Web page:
“Inspiring vision is imperative, and leadership must be fully involved in any change..”

 


Two IT business executives interviewing a consultant

Don’t underestimate human nature

Recognise and leverage change champions. People like to follow others on an ‘if they are doing it, so will I’ basis. Recognise there will be collateral damage.

There’s a good chance some people won't accept it. Some people will leave. And further down the line, there will be some people who won't want to implement it. But you just have to understand that and recognise it.

In the main, people don't like change.
We have people who work for us who hate change, and we've been going through a big change over the last year.

When we spoke to those individuals upfront, there was plenty of resistance: “I don't like that”, ”I won't do that, it’ll never work…” and twelve months later they’ve taken it all on board and changed their opinion – so always account for the human nature element!

How does technology impact existing employees?

Again, it comes down to clear communication and amplifying the benefits.
Be honest about the implementation and purpose of the technology. Is the technology there to improve efficiencies? Will it replace an aspect of the job and, if so, what are the gains?

The common golden thread here is ensuring everyone understands the value of the technology and how it can create efficiencies not just for the organisation but also for the team and for individuals.

If you explain what the road map is for implementing the technology; what training is required and then follow up that training, you ensure it goes full circle.

In many cases, the new technologies are there to ensure that existing team can be redeployed to more value added and challenging activities rather than doing the mundane jobs.

There's also the issue that new technology isn’t always used as efficiently or as properly as it should be, and then people complain about it – so often any errors or teething problems are human and not technological.
If people understand the value the new tech could create, they’re more likely to take the time to understand and use it to its full potential.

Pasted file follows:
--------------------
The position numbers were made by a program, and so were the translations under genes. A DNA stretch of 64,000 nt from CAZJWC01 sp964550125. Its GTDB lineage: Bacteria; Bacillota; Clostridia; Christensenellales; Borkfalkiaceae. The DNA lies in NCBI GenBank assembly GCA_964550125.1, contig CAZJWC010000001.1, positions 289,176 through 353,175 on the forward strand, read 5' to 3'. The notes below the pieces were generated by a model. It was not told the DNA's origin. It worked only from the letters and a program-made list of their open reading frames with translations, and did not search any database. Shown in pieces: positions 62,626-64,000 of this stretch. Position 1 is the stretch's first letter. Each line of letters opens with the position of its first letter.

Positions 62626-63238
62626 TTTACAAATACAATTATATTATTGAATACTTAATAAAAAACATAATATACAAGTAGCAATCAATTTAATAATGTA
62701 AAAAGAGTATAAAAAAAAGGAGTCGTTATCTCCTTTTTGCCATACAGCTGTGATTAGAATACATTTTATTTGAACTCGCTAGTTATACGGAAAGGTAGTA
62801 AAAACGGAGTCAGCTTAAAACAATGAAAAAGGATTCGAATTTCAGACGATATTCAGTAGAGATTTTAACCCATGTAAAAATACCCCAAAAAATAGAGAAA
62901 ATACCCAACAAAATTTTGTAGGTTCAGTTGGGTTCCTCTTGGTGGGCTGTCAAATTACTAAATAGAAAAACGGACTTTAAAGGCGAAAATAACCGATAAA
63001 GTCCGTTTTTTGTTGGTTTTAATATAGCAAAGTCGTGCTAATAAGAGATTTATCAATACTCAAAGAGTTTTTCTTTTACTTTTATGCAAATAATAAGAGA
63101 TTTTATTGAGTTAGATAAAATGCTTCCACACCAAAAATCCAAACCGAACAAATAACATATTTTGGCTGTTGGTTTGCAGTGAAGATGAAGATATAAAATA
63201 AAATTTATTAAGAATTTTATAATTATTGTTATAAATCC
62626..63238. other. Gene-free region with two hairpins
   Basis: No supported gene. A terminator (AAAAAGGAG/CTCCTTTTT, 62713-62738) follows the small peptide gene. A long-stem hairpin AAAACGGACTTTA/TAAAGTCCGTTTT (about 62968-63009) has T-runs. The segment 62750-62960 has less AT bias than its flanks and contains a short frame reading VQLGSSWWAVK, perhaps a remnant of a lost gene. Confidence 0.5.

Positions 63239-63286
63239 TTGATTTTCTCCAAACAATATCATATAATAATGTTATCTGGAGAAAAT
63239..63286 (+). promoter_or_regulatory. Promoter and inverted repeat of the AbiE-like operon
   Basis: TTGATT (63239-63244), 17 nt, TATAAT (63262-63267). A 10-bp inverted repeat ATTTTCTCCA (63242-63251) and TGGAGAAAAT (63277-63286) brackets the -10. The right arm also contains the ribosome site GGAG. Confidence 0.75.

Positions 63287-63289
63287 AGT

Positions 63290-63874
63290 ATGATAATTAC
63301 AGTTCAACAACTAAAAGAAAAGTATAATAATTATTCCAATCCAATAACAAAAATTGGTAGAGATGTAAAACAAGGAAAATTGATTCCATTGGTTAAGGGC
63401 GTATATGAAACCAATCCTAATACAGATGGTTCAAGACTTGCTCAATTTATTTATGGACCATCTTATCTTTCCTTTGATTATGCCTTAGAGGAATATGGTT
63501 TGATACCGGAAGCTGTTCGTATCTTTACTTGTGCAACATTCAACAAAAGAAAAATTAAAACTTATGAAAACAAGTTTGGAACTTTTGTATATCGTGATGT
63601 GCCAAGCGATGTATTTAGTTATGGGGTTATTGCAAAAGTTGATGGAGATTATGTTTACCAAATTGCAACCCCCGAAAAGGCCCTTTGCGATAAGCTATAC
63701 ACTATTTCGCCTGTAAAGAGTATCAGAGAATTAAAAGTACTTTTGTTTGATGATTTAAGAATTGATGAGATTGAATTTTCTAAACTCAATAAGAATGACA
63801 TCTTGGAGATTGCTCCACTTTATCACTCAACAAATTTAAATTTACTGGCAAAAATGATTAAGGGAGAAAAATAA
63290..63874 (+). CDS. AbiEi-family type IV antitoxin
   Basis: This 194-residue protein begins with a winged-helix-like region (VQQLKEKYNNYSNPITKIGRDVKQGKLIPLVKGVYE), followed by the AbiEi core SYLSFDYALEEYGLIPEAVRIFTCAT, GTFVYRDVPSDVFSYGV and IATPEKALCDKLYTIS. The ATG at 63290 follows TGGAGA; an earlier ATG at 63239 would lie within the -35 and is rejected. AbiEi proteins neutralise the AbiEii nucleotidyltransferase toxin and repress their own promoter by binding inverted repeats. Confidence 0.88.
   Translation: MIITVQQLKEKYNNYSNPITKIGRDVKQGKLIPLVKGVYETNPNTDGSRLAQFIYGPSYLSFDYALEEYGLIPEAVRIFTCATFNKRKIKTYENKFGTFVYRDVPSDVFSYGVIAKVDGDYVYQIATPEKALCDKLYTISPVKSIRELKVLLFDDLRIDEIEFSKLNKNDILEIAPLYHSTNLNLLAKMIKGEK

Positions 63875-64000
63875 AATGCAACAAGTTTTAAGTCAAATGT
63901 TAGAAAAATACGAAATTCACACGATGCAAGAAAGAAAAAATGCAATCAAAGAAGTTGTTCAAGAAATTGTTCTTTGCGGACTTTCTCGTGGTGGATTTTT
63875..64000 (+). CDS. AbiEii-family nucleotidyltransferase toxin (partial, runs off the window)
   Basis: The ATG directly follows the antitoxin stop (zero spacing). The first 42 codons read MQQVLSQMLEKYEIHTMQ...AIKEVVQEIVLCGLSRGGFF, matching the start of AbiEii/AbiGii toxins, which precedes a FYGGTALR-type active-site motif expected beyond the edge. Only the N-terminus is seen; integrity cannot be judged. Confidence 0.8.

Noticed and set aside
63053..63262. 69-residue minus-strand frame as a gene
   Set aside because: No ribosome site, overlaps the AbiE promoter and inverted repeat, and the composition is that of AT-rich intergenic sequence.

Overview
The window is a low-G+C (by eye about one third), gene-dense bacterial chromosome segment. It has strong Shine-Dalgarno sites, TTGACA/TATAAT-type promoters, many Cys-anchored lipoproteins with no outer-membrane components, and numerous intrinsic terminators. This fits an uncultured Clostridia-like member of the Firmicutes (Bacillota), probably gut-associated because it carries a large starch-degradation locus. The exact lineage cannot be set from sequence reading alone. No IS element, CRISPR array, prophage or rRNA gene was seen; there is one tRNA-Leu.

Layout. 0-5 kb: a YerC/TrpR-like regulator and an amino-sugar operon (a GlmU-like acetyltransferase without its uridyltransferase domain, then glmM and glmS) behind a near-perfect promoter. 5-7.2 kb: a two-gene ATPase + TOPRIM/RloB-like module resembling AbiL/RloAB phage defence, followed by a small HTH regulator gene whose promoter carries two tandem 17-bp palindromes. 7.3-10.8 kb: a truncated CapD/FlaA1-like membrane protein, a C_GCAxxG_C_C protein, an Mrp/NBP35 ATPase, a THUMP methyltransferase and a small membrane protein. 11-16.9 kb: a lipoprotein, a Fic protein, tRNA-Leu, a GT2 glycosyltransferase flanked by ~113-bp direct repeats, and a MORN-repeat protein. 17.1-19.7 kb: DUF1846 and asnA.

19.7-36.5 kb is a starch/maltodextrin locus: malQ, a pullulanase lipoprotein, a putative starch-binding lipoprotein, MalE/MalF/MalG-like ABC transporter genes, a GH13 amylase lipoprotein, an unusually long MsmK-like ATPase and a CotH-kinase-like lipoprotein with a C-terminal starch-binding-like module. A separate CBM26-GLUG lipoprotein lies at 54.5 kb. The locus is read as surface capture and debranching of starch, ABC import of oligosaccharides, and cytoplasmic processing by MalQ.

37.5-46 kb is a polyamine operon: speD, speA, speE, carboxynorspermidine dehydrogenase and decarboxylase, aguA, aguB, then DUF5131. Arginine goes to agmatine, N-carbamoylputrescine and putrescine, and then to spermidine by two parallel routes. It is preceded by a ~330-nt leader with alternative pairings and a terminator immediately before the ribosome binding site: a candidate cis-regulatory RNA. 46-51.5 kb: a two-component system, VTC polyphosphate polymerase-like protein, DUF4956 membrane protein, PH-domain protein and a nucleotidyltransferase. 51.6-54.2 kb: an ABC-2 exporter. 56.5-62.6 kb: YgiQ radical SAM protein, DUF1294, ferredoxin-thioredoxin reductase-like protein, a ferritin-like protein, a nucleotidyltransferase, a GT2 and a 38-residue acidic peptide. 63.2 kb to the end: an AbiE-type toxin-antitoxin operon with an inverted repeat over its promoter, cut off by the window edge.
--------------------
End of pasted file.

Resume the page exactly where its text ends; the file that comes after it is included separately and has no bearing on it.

In short, help people to understand it’s a trade-off. It's not a case of ‘this tech is going to take my job’, but more, ‘this tech will make my job easier and more enjoyable’.
Another tip is to pave the way to integration for new technology by allowing ‘Super Users’ to adopt it first and show the way. You’ll know who those people are in your team.


 

“You need a clear road map to implementation and understanding the benefits of new technology.”

 


Managing introduction of tech for end-users

New tech 101: Ease of use. If it’s not easy to use, people won’t use it. Simple as that.

If you look at phone apps, they’re easy to use and intuitive. The user interface is great, and they make life simple. That's the whole point. If your new technology doesn't do that, then you're wasting your time.

Again, you need a clear road map to implementation and understanding the benefits: committed, super users, ongoing refresher training, inspection of key metrics, and identification of end users who are utilising it.

The takeaway?

Always bring people along on the journey with you by explaining the vision, highlighting the benefits, clearly defining the roles, understanding the change curve amongst individuals within your team, and keep talking.


 

“Always bring people along on the journey with you by explaining the vision, highlighting the benefits, clearly defining the roles, understanding the change curve amongst individuals within your team. And keep talking!”